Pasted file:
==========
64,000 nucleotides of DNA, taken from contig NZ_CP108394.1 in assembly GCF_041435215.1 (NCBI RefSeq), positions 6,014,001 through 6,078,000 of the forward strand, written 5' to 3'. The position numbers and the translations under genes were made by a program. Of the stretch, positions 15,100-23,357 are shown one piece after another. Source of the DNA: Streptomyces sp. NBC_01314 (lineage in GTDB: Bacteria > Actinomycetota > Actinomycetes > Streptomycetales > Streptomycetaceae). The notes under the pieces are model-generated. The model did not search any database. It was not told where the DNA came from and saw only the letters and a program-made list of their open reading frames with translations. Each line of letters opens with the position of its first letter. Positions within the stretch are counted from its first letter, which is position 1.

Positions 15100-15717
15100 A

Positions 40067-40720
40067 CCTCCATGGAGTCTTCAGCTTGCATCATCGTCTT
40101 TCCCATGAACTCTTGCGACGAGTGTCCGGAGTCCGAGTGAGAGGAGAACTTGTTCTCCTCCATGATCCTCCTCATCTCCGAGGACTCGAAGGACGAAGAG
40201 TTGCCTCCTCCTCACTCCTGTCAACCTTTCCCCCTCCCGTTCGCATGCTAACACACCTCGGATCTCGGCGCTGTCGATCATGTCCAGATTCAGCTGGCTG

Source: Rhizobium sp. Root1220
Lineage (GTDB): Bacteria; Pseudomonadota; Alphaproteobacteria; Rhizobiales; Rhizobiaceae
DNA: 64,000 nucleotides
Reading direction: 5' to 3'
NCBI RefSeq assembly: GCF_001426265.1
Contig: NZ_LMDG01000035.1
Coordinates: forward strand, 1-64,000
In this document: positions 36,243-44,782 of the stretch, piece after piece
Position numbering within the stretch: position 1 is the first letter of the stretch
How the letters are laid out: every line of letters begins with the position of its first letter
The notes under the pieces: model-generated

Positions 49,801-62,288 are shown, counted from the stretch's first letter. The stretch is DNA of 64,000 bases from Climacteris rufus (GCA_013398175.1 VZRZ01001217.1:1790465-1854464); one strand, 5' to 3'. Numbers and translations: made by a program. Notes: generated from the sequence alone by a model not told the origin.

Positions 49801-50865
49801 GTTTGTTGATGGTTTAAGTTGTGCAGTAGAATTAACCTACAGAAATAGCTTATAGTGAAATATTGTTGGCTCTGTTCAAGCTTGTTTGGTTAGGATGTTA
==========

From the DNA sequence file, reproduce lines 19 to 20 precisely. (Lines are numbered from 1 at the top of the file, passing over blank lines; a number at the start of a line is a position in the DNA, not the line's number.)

Positions 49,801-62,288 are shown, counted from the stretch's first letter. The stretch is DNA of 64,000 bases from Climacteris rufus (GCA_013398175.1 VZRZ01001217.1:1790465-1854464); one strand, 5' to 3'. Numbers and translations: made by a program. Notes: generated from the sequence alone by a model not told the origin.

Positions 49801-50865